I look at the Cannes Yachting Festival as an industry-wide Charybdis, a maelstrom that catches boatbuilders, their boats, and a multinational slew of buyers in a swirling current of excitement and sophistication. And last year, at the center of it all, was the Sanlorenzo SX88, becalmed on a dock in the Vieux Port. Turns out access to her was rather tightly controlled and the pier that led to her was a fortress.
Her profile was nothing if not eye-catching in that prominent perch and one can see echoes of many of the design attributes that attract Sanlorenzo fans.
But she is different, too. Sanlorenzo is adding to its traditional product lines, which comprise the planing series in sizes from 78 to 118 feet LOA, and a semidisplacement series from 92 to 126 feet. The superyacht range includes the steel hull and explorer lines from 133 feet with designs up to 209 feet.
“It was a little controversial for Sanlorenzo to build another flybridge motoryacht and not compete with itself,” says George Jousma, president of Sanlorenzo Americas, who knows a thing or two about the line and its development. “So that’s where the SX came from: to try to do something innovative. We kept it very much under wraps until its introduction.” I didn’t know what to expect. Then I paid a visit to the aft platform beach—and there is no other word for it, other than maybe boatyard, for its ability to ship numerous tenders and toys. The beach/boatyard is bookended by arches built into the aft bulwarks, but the port side arch is a camouflaged davit. “One of its main focuses is the aft platform area, to have the equivalent toys of a 140- to 150-foot boat, only on an 88-footer,” he says. “That was a big part of the project.”
While the boat defies definition to some degree, Jousma explained the concept. “The SX88 is the first in what will be a new series,” he says. “Next will be the 72, which will come out at Cannes [in September] and then we’ll have something in a larger range as well. But we’re calling it fast displacement, while some are calling it a crossover.” The SX88 has a single helm station on the flybridge, with a fixed-glass windshield forward, though the large glass side windows power down to open the top deck.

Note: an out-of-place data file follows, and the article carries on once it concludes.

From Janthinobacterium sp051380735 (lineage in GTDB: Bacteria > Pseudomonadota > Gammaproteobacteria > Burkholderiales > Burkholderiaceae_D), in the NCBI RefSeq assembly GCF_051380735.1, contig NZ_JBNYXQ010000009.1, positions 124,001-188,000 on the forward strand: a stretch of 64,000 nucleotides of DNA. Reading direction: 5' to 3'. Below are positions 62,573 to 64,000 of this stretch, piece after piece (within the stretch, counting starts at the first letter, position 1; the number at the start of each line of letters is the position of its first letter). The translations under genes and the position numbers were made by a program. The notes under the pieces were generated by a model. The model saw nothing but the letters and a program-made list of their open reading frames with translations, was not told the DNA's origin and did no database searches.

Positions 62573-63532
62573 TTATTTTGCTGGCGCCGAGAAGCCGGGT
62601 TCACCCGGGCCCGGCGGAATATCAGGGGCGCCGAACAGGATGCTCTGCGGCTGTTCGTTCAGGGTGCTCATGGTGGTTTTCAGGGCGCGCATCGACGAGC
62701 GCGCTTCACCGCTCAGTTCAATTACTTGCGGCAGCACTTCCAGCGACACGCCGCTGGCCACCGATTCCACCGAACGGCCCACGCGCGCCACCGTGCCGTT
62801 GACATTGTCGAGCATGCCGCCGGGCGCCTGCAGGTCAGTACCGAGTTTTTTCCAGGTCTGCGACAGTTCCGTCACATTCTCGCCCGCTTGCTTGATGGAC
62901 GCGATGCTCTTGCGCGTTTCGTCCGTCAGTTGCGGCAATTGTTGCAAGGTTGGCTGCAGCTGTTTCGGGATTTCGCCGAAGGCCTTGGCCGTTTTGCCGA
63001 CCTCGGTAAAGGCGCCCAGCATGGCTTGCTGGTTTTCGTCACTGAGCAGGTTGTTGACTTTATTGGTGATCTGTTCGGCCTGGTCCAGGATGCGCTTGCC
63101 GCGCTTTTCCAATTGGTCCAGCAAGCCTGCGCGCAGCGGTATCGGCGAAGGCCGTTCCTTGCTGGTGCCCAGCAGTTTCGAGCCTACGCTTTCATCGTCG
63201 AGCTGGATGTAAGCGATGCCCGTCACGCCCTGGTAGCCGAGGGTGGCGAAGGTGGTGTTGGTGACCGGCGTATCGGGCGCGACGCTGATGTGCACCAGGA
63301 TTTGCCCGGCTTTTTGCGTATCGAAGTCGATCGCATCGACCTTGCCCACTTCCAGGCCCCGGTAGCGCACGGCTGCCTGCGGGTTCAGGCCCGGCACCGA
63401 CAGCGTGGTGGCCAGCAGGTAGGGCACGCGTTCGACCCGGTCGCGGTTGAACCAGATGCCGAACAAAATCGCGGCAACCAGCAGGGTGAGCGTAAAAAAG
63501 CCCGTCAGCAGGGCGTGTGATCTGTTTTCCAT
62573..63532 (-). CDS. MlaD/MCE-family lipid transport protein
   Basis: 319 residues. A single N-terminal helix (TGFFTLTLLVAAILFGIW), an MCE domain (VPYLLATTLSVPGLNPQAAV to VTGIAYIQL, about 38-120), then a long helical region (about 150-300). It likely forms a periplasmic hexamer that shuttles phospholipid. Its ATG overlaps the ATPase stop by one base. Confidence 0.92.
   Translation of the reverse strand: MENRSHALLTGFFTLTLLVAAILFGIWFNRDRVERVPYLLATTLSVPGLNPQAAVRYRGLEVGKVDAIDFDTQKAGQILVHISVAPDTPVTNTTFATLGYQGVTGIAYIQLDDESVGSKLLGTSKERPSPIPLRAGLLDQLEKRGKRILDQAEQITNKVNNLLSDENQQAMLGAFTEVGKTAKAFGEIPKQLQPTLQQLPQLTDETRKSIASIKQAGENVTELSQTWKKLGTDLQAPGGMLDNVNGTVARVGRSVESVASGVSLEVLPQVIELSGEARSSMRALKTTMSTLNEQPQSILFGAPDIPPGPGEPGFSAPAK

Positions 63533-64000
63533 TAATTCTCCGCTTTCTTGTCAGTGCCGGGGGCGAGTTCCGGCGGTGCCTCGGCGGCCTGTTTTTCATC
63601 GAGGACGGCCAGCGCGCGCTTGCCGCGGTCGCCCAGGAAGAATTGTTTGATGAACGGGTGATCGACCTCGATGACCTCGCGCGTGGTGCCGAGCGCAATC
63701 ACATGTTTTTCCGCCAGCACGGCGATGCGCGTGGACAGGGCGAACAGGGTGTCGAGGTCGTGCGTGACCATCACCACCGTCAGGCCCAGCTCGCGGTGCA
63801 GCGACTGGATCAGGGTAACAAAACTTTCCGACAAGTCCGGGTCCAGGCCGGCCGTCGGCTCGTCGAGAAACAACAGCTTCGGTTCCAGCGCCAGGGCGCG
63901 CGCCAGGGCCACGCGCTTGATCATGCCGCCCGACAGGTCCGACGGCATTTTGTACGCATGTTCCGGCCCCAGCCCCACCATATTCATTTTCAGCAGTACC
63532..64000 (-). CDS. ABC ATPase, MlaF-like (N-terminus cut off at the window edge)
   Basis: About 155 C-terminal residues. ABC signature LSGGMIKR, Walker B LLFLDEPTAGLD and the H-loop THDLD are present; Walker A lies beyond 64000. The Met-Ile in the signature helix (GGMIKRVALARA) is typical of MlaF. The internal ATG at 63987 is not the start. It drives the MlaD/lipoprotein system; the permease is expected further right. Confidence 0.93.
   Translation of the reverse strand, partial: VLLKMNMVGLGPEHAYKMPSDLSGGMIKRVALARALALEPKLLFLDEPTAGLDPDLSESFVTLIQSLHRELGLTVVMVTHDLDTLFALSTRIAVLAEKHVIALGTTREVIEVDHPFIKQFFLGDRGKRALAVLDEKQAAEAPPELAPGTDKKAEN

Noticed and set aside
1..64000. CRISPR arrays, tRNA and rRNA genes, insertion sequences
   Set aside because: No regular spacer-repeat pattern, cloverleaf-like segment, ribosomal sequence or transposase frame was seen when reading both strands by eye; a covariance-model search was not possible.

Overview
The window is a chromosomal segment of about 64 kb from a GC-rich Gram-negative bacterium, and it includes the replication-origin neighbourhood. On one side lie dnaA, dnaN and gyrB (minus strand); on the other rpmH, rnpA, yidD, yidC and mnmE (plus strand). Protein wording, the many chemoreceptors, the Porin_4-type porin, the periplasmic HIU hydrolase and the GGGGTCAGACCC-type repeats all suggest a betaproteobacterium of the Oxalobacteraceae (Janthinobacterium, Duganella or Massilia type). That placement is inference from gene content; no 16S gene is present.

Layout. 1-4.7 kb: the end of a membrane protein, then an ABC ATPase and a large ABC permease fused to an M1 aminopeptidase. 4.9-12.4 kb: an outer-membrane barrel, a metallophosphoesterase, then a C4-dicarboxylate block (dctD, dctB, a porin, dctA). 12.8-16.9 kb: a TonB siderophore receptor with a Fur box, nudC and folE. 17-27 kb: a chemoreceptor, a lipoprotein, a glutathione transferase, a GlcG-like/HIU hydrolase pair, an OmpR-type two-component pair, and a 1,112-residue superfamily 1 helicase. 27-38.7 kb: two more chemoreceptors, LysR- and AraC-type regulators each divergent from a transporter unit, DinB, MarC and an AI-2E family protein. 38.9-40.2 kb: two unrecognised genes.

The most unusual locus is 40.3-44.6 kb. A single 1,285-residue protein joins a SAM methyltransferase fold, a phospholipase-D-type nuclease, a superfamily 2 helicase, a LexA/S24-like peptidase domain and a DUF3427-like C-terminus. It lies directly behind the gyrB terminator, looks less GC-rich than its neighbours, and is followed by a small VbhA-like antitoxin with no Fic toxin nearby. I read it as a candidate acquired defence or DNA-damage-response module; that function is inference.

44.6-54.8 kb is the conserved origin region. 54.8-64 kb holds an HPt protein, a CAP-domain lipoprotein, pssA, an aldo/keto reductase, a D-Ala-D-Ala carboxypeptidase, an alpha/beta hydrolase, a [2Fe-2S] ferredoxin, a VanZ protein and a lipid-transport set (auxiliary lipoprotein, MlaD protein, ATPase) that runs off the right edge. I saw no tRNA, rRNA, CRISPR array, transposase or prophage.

When I stepped inside, my entire conception of what a yacht can be—or more accurately, what one can have as an interior—shifted. If the goal was to showcase the yard’s capabilities in creating something custom, it succeeded. The main deck is an open plan—it felt like a loft apartment—with huge side windows. Most fascinating: The raked, reverse-pilothouse windshield did not surround a command center for the captain. Instead it was another social space.
While a layout offering a main-deck master is available, neither Hull No. 1, built for Europe, or Hull No. 2, bound for the U.S., has it. Instead a four-stateroom layout welcomes owner and guests with an amidships master, two doubles, and a VIP forward. “I love that layout on Hull No. 1 to show as a prototype,” Jousma says. “Bringing a boat into the States [for Hull No. 2] we did a four-cabin layout down belowand a more traditional main deck.” Jousma pointed out that, of 12 boats sold at presstime, seven layouts have been designed. After the first one with the loft feel the remaining six are equally divided—three have a main-deck master, and three have accommodations belowdecks.
The first two hulls of the SX88 show that Sanlorenzo can think as far outside the box as boaters may want to—and build to suit.
DISPL.: 158,700 lb.
FUEL: 2,245 gal.
WATER: 541 gal.
POWER: 3/800-hp Volvo Penta IPS1050
CRUISE SPEED: 20 knots
TOP SPEED: 23 knots
PRICE: Upon request